OK Cupidity.

I have been loving the recent posts over at the OK Cupid blog, OK Trends. First, the OKC team takes all those seemingly meaningless questions they make their users answer to see how well people should match up, based on race and religion – then they knock the whole thing on its head when they throw in peoples’ actual preferences.

I find these studies of particular personal interest, not just because of my concern for race relations and love of social media, but also because I met my boyfriend of one year on OKC and we are also in an interracial relationship. Mostly OKC’s findings confirm what me and many other people of color who have tried online dating already knew.

To be honest, when I was still on the market and very much open to dating practically anyone, I was wary enough of rejection due to my race that I very rarely reached out to guys on the site that I thought were cute and interesting based on their profiles. I figured that it wasn’t even worth putting myself out there since black women typically are considered the “bottom of the barrel” when presented with the media and society’s images of “what men want.” So I mostly waited for guys to contact me and then decide from their first message whether or not I wanted to respond – and if I didn’t, it had to do with their lack of grammar or reading comprehension skills, not with race. Thankfully, my boyfriend, (who had showed up in my matches on the site several times and who I thought was pretty cute but sounded way too good to for me based on his profile), messaged me first and the rest, as they say, is history.

I feel like I had a whole lot more to write about this but my brain won’t let me at the moment. In the meantime, another interesting related read is Racialicious‘ (love love love them, too!) analysis of the findings. Also, I really wonder how their findings would translate with same-sex couplings (I’m not sure OK Trends plans to explore this but I hope they do!).

Confessions of a Newly-Converted Cat Lady

Some say that there are two kinds people in the world: those who divide people into two categories and those that don’t …cat people and dog people. I never, ever thought I’d be a “cat person.” I vaguely remember asking my parents for a kitten when I was very young. I was probably three or four, and I remember my preschool-age logic being something akin to “dogs are for boys and cats are for girls.” I also remember being rebuked (my father said he was allergic but I also think he just plain doesn’t like cats). My family had always had dogs when I was growing up and shortly thereafter, we did end up getting a puppy. The occasional interactions I ended up having with cats that belonged to friends and came into contact with on the street ran the gamut from traumatizing to tolerable (with the notable exceptions being an orange tabby named Charlie and a black and white kitty named Taffy).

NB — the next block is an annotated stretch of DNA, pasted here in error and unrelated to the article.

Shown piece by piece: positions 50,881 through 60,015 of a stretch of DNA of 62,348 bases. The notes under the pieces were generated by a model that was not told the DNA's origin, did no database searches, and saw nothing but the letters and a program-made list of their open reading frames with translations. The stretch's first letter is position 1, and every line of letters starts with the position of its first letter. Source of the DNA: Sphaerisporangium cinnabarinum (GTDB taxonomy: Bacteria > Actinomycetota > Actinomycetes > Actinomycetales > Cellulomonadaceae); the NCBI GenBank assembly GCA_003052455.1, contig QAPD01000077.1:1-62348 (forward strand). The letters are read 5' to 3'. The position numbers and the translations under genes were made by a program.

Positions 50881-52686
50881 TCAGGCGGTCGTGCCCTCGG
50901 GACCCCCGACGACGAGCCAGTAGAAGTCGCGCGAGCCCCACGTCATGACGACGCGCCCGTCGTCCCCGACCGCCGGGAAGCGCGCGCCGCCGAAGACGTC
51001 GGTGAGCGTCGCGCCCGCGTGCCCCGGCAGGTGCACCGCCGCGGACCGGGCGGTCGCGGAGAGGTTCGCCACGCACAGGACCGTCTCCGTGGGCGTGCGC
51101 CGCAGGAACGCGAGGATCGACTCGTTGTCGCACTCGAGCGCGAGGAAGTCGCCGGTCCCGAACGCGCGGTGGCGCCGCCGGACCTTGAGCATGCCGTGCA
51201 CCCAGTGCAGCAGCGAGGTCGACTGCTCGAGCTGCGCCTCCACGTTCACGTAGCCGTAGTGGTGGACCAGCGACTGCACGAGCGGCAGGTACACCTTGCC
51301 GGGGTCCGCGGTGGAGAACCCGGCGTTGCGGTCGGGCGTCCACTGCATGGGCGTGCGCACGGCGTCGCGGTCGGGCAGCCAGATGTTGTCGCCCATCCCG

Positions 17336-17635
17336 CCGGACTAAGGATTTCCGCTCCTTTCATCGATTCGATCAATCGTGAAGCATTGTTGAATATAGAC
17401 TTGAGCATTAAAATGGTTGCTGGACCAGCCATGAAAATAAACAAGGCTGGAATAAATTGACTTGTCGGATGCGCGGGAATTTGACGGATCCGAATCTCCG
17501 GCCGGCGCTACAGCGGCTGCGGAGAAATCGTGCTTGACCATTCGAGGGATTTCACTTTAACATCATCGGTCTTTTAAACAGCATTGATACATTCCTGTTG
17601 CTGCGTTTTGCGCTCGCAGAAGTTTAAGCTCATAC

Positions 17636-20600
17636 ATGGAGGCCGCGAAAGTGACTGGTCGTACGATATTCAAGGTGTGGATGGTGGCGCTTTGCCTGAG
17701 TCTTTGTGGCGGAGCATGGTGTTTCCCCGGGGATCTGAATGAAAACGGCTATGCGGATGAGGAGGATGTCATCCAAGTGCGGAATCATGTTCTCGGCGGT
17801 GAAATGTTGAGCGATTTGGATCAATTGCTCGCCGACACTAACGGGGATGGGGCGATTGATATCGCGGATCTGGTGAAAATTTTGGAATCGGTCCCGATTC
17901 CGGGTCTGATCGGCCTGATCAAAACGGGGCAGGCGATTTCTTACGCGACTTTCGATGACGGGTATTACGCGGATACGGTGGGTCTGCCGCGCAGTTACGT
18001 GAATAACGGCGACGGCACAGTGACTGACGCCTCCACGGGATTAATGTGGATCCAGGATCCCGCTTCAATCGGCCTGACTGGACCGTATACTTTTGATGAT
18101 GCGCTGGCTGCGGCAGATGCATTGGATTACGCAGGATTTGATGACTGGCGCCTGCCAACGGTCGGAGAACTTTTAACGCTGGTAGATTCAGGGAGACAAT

Around the time I was in middle school, after breaking out in hives post-sleepover at a feline-owning friend’s house, I discovered that I was indeed allergic to cat dander (moreso than dogs, anyway) and determined that I was, for all intents and purposes, a “dog person.” Not only did they not illicit an allergic reaction from me, in general I found their company more enjoyable. I liked that I didn’t have to worry about a dog going from complacent to homicidal mid-belly rub. Dogs like everyone! Dogs can go places with you! Dogs are happy to see you when you come home! Despite my stance as an animal lover and friend to ~all God’s creatures~, I had to admit I was pretty solidly Team Dog People.

However, after living in Texas a couple of years, I found myself missing animal companionship but, at the same time, I knew I wasn’t in a place where I could properly care for a dog and back in August I found myself taking in Ashley after her circumstances changed. Despite my allergies and knowing literally next to nothing about cat ownership (I actually went to Half-Price Books and bought Cats for Dummies), I have found she really is the coolest, most-affectionate kitty I’ve ever known. She actually is happy to see me when I come home, humors me when I insist on taking pictures in Photobooth and wants nothing more than to curl up with me wherever I am in the apartment (in bed on my laptop or on the couch watching TV). She is also very friendly and likes pretty much everyone she meets that’s not under the age of 12 and doesn’t make loud noises or sudden movements. I’ve found my allergies to be manageable with over-the-counter meds and good housekeeping, plus the longer she lives here, the more my body acclimates.

I’m also enjoy a few perks of cat ownership I hadn’t even considered, such as not having to go out to “take care of business” (especially in the cold/heat/bad weather or when it’s too early/late) and the fact that I can be gone all day or overnight and not have to rush home, as long as there’s food, water and clean litter available. And perhaps lately I’ve been catching myself doing things that may err to the side of Crazy Cat Lady i.e. this past afternoon we attempted a walk outside the apartment with a harness & leash (she wasn’t really having it). I have to admit it hasn’t all been a cakewalk and we are still learning about each other, but I do love having her around. And while I wouldn’t consider myself a complete convert, I do find myself more supportive of Team Cat People… and it’s not entirely impossible to be both.